"Light as a sylph, the Arctic Tern dances through the air above and around you. The graces, one might imagine, had taught it to perform those beautiful gambols which you see it display the moment you approach the spot which it has chosen for its nest. Over many a league of ocean has it passed, regardless of the dangers and difficulties that might deter a more considerate traveller. Now over some solitary green isle, a creek or an extensive bay, it sweeps, now over the expanse of the boundless sea; at length it has reached the distant regions of the north, and amidst the floating icebergs stoops to pick up a shrimp. It betakes itself to the borders of a lonely sand-bank, or a low rocky island; there side by side the males and the females alight, and congratulate each other on the happy termination of their long journey. Little care is required to form a cradle for their progeny; in a short time the variegated eggs are deposited, the little Terns soon burst the shell, and in a few days hobble towards the edge of the water, as if to save their fond parents trouble; feathers now sprout on their wings, and gradually invest their whole body; the young birds at length rise on wing, and follow their friends to sea. But now the brief summer of the north is ended, dark clouds obscure the sun, a snow-storm advances from the polar lands, and before it skim the buoyant Terns, rejoicing at the prospect of returning to the southern regions."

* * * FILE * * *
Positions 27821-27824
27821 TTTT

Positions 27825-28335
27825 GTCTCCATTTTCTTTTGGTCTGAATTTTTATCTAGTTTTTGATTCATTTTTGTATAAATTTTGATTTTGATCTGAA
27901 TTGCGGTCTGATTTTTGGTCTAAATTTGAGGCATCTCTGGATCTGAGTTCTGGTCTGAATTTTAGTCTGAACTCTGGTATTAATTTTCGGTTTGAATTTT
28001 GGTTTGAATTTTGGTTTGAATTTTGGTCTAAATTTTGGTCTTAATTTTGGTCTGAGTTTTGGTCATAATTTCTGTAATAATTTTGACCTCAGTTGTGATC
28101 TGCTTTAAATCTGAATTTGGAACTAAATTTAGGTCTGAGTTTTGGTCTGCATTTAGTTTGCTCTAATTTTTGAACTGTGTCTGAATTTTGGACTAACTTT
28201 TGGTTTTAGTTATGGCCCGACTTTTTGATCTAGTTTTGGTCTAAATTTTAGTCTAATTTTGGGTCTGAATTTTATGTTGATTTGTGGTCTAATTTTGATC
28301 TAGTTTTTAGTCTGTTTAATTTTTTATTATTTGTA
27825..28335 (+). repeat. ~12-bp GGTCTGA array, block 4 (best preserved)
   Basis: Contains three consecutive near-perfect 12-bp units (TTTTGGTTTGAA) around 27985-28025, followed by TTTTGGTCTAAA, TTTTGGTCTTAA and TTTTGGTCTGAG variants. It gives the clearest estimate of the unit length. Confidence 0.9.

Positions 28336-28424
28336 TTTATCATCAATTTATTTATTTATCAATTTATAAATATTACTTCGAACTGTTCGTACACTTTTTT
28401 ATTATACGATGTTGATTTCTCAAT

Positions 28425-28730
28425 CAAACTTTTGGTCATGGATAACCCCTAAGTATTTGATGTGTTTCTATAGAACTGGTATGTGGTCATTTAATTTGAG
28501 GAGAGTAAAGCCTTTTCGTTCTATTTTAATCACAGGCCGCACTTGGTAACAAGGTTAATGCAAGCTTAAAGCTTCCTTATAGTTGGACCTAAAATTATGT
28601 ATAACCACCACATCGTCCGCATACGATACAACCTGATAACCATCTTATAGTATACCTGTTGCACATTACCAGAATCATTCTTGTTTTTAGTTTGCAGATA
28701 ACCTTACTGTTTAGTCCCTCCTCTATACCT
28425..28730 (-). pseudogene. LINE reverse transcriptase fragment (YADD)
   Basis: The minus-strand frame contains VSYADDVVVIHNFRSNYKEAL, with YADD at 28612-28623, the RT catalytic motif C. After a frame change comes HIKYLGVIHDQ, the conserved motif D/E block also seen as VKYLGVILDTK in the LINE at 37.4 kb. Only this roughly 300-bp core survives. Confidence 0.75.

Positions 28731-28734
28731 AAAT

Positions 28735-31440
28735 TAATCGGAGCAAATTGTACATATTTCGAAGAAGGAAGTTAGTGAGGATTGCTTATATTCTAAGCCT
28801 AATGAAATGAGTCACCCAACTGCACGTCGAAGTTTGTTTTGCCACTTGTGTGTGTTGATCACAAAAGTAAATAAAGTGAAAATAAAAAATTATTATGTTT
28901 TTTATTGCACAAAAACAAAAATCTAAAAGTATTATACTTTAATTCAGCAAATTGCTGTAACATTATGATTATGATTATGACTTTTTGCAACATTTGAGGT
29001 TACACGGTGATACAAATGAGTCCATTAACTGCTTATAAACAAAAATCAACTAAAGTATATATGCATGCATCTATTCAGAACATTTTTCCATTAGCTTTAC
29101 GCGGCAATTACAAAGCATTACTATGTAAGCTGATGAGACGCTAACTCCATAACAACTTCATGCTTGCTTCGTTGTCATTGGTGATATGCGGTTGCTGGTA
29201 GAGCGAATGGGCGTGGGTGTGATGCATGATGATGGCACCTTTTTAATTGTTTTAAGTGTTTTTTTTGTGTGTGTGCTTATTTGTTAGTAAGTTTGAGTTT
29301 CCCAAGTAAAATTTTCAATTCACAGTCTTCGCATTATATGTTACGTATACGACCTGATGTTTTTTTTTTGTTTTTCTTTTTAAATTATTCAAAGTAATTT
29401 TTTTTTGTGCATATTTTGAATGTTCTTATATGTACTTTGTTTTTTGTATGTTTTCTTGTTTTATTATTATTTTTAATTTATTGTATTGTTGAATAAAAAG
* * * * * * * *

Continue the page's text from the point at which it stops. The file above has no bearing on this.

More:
— John James Audubon, from Birds of America